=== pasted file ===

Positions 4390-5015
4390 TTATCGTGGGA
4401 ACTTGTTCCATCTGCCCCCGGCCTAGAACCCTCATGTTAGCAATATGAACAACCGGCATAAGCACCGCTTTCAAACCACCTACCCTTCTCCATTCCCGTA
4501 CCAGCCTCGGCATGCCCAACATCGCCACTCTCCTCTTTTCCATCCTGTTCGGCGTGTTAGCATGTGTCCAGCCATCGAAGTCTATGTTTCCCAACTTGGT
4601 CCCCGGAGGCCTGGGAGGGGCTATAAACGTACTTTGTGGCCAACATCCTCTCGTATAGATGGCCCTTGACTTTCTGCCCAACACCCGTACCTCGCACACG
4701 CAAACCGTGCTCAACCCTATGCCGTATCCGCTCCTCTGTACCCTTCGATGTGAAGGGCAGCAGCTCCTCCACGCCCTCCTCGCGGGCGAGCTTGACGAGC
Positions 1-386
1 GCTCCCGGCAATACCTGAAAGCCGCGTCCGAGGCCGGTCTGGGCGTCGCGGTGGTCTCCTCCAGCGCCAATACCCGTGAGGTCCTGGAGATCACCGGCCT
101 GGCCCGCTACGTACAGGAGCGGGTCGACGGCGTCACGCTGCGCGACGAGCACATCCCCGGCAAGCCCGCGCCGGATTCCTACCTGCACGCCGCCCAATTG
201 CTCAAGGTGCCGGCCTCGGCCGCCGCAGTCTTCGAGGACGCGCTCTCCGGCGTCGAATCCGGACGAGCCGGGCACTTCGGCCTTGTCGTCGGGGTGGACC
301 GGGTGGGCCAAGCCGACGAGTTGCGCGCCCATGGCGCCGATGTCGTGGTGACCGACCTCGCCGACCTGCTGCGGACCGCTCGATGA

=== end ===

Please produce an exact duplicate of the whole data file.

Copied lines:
Positions 4390-5015
4390 TTATCGTGGGA
4401 ACTTGTTCCATCTGCCCCCGGCCTAGAACCCTCATGTTAGCAATATGAACAACCGGCATAAGCACCGCTTTCAAACCACCTACCCTTCTCCATTCCCGTA
4501 CCAGCCTCGGCATGCCCAACATCGCCACTCTCCTCTTTTCCATCCTGTTCGGCGTGTTAGCATGTGTCCAGCCATCGAAGTCTATGTTTCCCAACTTGGT
4601 CCCCGGAGGCCTGGGAGGGGCTATAAACGTACTTTGTGGCCAACATCCTCTCGTATAGATGGCCCTTGACTTTCTGCCCAACACCCGTACCTCGCACACG
4701 CAAACCGTGCTCAACCCTATGCCGTATCCGCTCCTCTGTACCCTTCGATGTGAAGGGCAGCAGCTCCTCCACGCCCTCCTCGCGGGCGAGCTTGACGAGC
Positions 1-386
1 GCTCCCGGCAATACCTGAAAGCCGCGTCCGAGGCCGGTCTGGGCGTCGCGGTGGTCTCCTCCAGCGCCAATACCCGTGAGGTCCTGGAGATCACCGGCCT
101 GGCCCGCTACGTACAGGAGCGGGTCGACGGCGTCACGCTGCGCGACGAGCACATCCCCGGCAAGCCCGCGCCGGATTCCTACCTGCACGCCGCCCAATTG
201 CTCAAGGTGCCGGCCTCGGCCGCCGCAGTCTTCGAGGACGCGCTCTCCGGCGTCGAATCCGGACGAGCCGGGCACTTCGGCCTTGTCGTCGGGGTGGACC
301 GGGTGGGCCAAGCCGACGAGTTGCGCGCCCATGGCGCCGATGTCGTGGTGACCGACCTCGCCGACCTGCTGCGGACCGCTCGATGA